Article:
TMS measures of corticospinal excitability and IHI were collected before and immediately after the motor training task. If the motor task changed RMT or 1 mV-MEP, then the stimulus intensities were readjusted to compensate (Hübers et al., 2008).

Data analysis

The acceleration of index finger abduction was recorded with an accelerometer (model ACL300, voltage sensitivity 100 mV/g; Biometrics, UK) firmly taped to the distal phalanx of the right index finger. The signal was amplified (model ACL300, Biometrics, UK), digitized (A/D rate 4 kHz, CED Micro 1401) and stored in a laboratory computer for online visual display. Later off-line analyses on the acceleration traces were performed using customized Signal® version 4.00 (Cambridge Electronic Design, UK). The first acceleration peak of each index finger abduction was measured in amplitude and expressed in g.

EMG mirroring was measured as detailed elsewhere (Mayston et al., 1999; Giovannelli et al., 2006, 2009; Hübers et al., 2008). The EMG traces from both the FDITASK and the FDIMIRROR were single trial DC corrected and rectified offline. A reference cursor was set to identify the onset of the voluntary EMG bursts onset in the FDITASK (Fig. 2B). The EMG mirroring was quantified according to the following formula:

  • display math

where α is the mean EMG amplitude (mV) in the FDIMIRROR during the 50-ms window following the FDITASK burst onset, and β is the mean background EMG activity amplitude (mV) in the FDIMIRROR in the time window of 1000 ms preceding the FDITASK burst onset (Giovannelli et al., 2006; Hübers et al., 2008). Thus, a value of 0% indicates absence of EMG mirroring, and a value of 100% indicates that the EMG mirroring is twice as high as background EMG (Fig. 2B). The background EMG activity measurements allowed us to evaluate any contribution of non-specific changes in background muscular contraction to the change in EMG mirroring throughout the motor task. In a series of control measurements, the reference cursor was randomly set between the voluntary EMG burst onsets of the FDITASK. These control measurements showed that the mean ± SD control measure of the EMG mirroring was 0.68 ± 5.2%. EMG mirroring was defined as activity that was more than 2SD (i.e. 11.27%, cut-off value) above the level of background EMG activity.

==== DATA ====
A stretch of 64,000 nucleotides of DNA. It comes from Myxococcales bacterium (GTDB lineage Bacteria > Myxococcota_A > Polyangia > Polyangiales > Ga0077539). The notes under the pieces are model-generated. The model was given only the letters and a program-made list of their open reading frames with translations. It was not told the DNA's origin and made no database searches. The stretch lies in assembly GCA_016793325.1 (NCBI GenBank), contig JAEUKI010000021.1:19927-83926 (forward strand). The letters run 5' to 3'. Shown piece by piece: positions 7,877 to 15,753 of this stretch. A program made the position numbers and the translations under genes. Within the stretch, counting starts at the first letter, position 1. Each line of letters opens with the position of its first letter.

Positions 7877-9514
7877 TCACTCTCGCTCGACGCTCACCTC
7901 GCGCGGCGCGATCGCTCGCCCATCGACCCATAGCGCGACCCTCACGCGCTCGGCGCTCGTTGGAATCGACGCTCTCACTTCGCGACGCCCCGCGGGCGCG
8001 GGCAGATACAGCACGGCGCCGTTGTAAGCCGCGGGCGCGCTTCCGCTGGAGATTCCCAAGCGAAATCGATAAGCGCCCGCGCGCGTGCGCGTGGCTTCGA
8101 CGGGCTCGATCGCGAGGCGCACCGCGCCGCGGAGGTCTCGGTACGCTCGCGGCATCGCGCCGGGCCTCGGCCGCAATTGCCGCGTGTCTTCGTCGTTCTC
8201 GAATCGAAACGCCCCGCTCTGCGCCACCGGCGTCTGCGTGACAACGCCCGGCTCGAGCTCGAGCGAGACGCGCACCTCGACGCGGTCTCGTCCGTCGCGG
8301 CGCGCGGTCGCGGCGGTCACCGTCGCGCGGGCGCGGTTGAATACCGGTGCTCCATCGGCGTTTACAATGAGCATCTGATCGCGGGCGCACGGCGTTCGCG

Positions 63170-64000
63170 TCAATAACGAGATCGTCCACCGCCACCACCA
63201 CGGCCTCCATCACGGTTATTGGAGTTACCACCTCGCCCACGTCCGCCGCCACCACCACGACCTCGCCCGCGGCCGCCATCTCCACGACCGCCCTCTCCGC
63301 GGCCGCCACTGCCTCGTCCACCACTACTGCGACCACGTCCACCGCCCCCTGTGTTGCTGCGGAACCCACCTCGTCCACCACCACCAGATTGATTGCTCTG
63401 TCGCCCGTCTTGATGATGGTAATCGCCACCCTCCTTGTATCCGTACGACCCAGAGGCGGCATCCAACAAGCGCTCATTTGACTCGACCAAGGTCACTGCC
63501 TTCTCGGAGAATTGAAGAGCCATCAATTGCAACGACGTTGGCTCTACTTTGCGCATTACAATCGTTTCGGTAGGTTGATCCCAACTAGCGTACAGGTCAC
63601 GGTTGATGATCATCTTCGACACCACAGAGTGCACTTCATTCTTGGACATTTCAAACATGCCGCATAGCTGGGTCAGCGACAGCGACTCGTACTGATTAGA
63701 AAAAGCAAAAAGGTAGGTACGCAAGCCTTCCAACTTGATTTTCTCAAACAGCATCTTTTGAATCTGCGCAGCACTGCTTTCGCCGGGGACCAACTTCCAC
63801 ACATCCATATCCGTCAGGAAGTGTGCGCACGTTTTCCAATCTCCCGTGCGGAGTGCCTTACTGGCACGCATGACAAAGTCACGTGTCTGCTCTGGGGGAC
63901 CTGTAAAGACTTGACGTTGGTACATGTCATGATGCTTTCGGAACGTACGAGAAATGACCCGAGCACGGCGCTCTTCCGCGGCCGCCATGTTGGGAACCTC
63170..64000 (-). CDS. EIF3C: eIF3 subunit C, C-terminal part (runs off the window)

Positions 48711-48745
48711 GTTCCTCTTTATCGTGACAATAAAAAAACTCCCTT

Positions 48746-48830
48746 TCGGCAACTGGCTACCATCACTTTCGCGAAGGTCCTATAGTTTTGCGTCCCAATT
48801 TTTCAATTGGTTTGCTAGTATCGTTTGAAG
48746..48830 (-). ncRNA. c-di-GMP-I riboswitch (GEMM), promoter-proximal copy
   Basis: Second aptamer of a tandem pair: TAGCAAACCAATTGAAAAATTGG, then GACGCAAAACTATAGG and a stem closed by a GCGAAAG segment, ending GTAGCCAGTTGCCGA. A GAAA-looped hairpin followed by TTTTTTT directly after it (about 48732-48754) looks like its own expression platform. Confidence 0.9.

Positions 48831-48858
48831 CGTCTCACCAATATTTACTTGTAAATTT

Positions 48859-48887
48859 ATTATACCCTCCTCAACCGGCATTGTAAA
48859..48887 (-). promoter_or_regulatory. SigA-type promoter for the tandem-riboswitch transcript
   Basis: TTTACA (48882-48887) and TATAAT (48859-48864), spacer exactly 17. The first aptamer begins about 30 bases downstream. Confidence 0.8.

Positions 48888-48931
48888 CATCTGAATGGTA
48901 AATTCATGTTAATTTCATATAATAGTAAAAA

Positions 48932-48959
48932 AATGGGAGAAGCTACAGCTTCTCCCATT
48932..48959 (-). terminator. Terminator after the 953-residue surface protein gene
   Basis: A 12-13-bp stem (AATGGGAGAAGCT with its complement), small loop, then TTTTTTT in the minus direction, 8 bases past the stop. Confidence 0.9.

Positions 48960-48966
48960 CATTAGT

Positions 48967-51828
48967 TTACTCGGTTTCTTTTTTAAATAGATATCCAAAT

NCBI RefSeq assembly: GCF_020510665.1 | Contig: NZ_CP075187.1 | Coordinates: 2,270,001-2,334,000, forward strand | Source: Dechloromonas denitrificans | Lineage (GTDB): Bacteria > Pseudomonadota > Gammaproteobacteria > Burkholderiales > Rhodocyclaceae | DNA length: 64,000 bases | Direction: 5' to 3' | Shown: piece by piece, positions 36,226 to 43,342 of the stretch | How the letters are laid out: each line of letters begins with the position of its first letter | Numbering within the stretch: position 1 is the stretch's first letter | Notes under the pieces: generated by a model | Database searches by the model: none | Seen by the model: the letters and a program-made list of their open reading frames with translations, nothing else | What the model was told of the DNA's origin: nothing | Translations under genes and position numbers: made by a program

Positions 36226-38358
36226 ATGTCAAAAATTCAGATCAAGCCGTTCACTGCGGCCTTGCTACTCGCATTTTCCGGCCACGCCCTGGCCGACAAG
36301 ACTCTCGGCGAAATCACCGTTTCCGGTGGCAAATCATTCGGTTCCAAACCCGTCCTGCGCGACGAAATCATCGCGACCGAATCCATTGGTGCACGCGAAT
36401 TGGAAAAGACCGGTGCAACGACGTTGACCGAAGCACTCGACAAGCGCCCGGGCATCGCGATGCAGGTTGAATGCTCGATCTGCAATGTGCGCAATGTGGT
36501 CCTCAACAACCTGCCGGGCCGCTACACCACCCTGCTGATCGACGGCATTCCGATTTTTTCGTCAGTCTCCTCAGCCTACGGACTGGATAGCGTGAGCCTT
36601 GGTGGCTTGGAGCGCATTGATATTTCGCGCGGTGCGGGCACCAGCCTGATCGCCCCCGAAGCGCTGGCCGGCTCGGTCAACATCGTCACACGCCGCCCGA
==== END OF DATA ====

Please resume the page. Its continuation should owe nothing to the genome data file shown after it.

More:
The MEP amplitude was measured within a time window of 20–40 ms after the TMS artefact. IHI was calculated for each ISI (12 and 30 ms) in each block (CS intensity: 110–150% RMT) by expressing the mean peak-to-peak amplitude of the conditioned test MEP in the paired-pulse trials as a percentage of the test MEP (Ferbert et al., 1992; Hübers et al., 2008).

Statistical analysis

Group differences in baseline EMG mirroring, background EMG activity and acceleration peak (as calculated in the 1st trial measurements) and TMS parameters (as calculated before the motor training) were evaluated using Student's t-tests.

To evaluate the course of EMG mirroring and background EMG activity and acceleration peak during the motor training task, a normalization procedure was used. Absolute values of each parameter (from the 2nd to the 10th trial of the training) were normalized to their corresponding baseline (1st trial). These data were then entered into separate repeated-measures analysis of variance (anova) using EMG mirroring and background EMG activity and acceleration peak as dependent variables, TRIAL NUMBER (nine levels: 2nd to 10th trial) as within-subject factor and FEEDBACK (two levels: feedback vs. no feedback) as between-group factor.

Motor task-related changes in TMS measures of corticospinal excitability (MEPs amplitude) were evaluated using a repeated-measures anova with within-subject factors CS INTENSITY (five levels: 110–150% RMT) and MOTOR TRAINING (two levels: pre-training vs. post-training). To evaluate the s- and l-IHI measures, the within-subject factor ISI (two levels: 12 vs. 30 ms) was included. To evaluate group differences the between-group factor FEEDBACK (two levels: feedback vs. no feedback) was also included.

Pearson's product-moment correlation coefficient was calculated to evaluate our a priori hypotheses, i.e. possible associations between practice-related changes of EMG mirroring, baseline maximal s-IHI and l-IHI, and overall changes in either s-IHI or l-IHI. Finally, we tested whether changes of EMG mirroring correlated with practice-related changes (%) of other parameters, i.e. acceleration peak of the ballistic movement and average corticospinal excitability of the trained hemisphere (see Results). Tukey honest significant difference test was used for the post hoc analysis in the anovas. Unless otherwise stated, all results are indicated as mean values ± standard error of the mean (SEM). In all tests the level of significance was set at P < 0.05. Bonferroni's correction was applied to multiple correlations (e.g. Bonferroni-adjusted alpha levels: 0.05/6 = 0.0083).

Results

  1. Top of page
  2. Abstract
  3. Introduction
  4. Materials and methods
  5. Results
  6. Discussion
  7. Acknowledgement
  8. References

None of the participants reported fatigue or adverse effects during or after the experiments. In none of the experiments did visible mirror movements accompany the EMG mirroring. There were no ipsilateral MEP responses to TMS.

EMG mirroring, background activity and acceleration peak